This session calls for papers addressing problems and possibilities involved in archaeological interpretations of data from lead isotope analysis. How can lead isotope data enhance our understanding of production processes and the mobility of artefacts and humans in the Bronze Age? Topics of particular interest are: boundaries and flows, import versus local extraction, alliances and networks, the transportation and circulation of metals, shifts in metal supplies as well as relations between bronze workshops and copper producers.
Human DNA and Archaeology
Organisers: Phillip Endicott (Musée de l'Homme, France), Eliska Podgorna (Institute of Archaeology, Czech Republic) and Viktor Cerny (Institute of Archaeology, Czech Republic)
Contact: phillip.endicott[at]gmail.com; ell.6[at]email.cz; cerny[at]arup.cas.cz
Understanding the relationship between people and material culture remains a core issue in Archaeology. Whilst the recovery of degraded DNA from human skeletal material offers important insights into populations in the past, to be effective, studies require a large number of well-preserved samples and the production of reliable sequence data. Recent methodological and technical developments in the field of ancient DNA suggest that it is now possible to meet both these requirements in some cases, provided care is taken to avoid contamination of samples and extracts. Nevertheless, not all DNA results are equal and the authenticity of published data is still difficult to ascertain by the lay reader. This session aims to provide an explanation of the current potential and limitations of ancient human DNA studies, using a range of case studies. It also hopes to promote better inter-disciplinary understanding leading to improved project planning and execution. Together with the ancient DNA studies the archaeogenetics deals today also with the genetic diversity in the contemporary human populations revealing important demographic events in the past and their relations with changes of subsistence pattern in the Neolithic. These studies signifiantly improved our current understanding of the human population history not only in Europe but on the world-wide scale.
Iron and change in Europe the first 2000 years
Organisers: Peter Halkon (University of Hull, UK), Bernt Rundberget (Kulturhistorisk museum, Norway) and Claudio Giardino (University of Salento, Italy)
The period 1000 BC to 1000 AD is pivotal in the development of Europe, in which the mastery of iron was a crucial but often ignored factor. Iron facilitated production of efficient and powerful weapons and tools enabling the transformation of past societies and environments. Study of iron in its own right has often been overlooked completely by the archaeological “mainstream”. Europe-wide research has enabled archaeometallurgy to advance beyond the Chaîne opératoire of iron production to a state in which its study can make a major contribution to the wider understanding of the human past. It is now possible to identify the origin of ores used in an iron object and place of manufacture. Its find spot can reveal patterns of communication. With this new methodology we can revisit much of the history of this period with a new understanding of the connections that existed between people and places.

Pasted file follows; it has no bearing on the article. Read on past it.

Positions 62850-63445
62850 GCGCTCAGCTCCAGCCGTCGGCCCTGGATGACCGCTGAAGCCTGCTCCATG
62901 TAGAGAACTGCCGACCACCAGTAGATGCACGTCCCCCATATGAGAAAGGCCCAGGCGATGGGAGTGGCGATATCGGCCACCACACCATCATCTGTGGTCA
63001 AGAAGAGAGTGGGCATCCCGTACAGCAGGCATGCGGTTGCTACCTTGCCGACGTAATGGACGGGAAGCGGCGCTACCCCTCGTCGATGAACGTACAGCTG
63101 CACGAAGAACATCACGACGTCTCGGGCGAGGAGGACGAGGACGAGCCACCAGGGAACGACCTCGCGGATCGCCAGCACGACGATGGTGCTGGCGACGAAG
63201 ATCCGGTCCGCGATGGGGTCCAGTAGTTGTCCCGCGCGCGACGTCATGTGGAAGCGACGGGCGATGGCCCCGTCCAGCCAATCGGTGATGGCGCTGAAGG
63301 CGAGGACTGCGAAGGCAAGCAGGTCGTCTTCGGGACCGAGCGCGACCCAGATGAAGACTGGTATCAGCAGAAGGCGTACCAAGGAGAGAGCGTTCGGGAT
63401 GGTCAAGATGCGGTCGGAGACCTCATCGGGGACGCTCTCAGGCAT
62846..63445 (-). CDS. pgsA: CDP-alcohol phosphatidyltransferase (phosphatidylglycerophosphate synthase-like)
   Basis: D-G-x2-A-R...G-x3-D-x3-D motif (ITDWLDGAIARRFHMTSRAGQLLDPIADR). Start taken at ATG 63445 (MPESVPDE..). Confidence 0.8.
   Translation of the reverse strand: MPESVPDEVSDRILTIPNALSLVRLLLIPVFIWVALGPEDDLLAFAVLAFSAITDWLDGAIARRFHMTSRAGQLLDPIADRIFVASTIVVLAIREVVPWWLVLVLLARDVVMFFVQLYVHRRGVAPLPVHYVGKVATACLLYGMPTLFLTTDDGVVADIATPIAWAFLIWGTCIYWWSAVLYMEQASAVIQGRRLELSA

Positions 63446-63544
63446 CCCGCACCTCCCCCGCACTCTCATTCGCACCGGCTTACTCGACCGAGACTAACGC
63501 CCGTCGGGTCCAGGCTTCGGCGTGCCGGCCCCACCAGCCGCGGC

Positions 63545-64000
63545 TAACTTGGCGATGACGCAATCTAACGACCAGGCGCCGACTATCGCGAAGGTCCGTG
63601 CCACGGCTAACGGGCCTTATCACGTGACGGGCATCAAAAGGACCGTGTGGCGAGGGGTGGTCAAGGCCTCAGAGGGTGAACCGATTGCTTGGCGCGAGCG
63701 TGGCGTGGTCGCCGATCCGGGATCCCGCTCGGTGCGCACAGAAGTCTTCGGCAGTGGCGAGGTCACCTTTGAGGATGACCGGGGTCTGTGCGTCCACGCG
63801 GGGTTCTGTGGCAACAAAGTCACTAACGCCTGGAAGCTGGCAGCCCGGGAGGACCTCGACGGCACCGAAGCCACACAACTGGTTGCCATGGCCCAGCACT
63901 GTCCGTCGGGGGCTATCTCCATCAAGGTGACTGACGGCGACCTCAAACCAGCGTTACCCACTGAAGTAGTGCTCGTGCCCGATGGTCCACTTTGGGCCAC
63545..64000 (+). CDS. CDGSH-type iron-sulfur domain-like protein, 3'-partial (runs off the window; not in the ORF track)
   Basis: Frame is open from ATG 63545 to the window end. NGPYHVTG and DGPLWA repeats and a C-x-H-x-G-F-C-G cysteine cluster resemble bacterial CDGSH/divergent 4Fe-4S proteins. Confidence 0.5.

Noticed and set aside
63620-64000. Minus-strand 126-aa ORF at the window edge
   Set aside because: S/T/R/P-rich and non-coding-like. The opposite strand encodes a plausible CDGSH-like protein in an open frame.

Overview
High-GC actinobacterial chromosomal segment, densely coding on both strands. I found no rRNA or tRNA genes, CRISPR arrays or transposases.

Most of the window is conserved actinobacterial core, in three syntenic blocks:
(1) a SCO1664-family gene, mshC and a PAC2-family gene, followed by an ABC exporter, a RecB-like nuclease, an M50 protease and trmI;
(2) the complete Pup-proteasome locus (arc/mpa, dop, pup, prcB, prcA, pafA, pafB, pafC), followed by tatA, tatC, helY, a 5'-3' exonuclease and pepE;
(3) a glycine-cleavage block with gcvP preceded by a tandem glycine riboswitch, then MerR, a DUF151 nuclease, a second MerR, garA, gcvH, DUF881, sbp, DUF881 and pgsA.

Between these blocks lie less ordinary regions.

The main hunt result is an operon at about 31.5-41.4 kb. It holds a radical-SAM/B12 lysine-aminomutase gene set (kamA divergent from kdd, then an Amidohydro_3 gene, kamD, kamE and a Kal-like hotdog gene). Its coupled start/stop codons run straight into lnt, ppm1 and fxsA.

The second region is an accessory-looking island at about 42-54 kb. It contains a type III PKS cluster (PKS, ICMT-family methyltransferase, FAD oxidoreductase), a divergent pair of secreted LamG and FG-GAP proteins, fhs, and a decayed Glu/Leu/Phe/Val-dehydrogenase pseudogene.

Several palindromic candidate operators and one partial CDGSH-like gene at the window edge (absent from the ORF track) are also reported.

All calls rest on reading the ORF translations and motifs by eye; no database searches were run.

Although there have been a range of international conferences on archaeometallurgy including the study of iron, these have tended to consist of disparate, often site based presentations which seldom venture beyond quantification or analysis of slag or iron objects. A unified approach is essential to enable the sharing of innovative scientific methodologies allowing the subject to move forward, engage with archaeologists and historians of these periods and give the prominence to the subject that it now deserves.
This multi-disciplinary session aims to bring together all those interested in early iron, its production, use and impact, with a view to embedding its study more firmly. This session will follow the successful workshop held in London in 2010 sponsored by the European Science Foundation which involved participants from 14 European countries www.esf.org/activities/exploratory-workshops/humanities-sch.html?year=2010&domain=SCH
Already representatives of eight countries have expressed an interest in participating and we aim to consolidate and extend this network.
Putting lithic mining tools in their place
Organisers: Michael Brandl (Austrian Academy of Sciences, Austria) and Maria M. Martinez (University of Texas at Austin, USA)
Inherently, lithic mining tools are common finds at prehistoric and historic quarrying sites. However, these artifacts often go unrecognized in the archaeological record because they are misidentified as “by-products” of extraction. In many cases this stems from the difficulty to accurately determine and recognize such stone implements. Case in point, apart from extraneous material, such as antler and in later times metal, researchers often confuse stone implements for mining with debris material produced during quarrying activities. This misidentification constitutes a major problem, especially in cases where artifacts lack a distinct shape and/or obvious usewear traces. Subsequently, such a priori assignments can have serious consequences in the interpretation of mining processes, as it results in erroneous assessments concerning the underrepresentation and in some cases absence of specialized mining tools.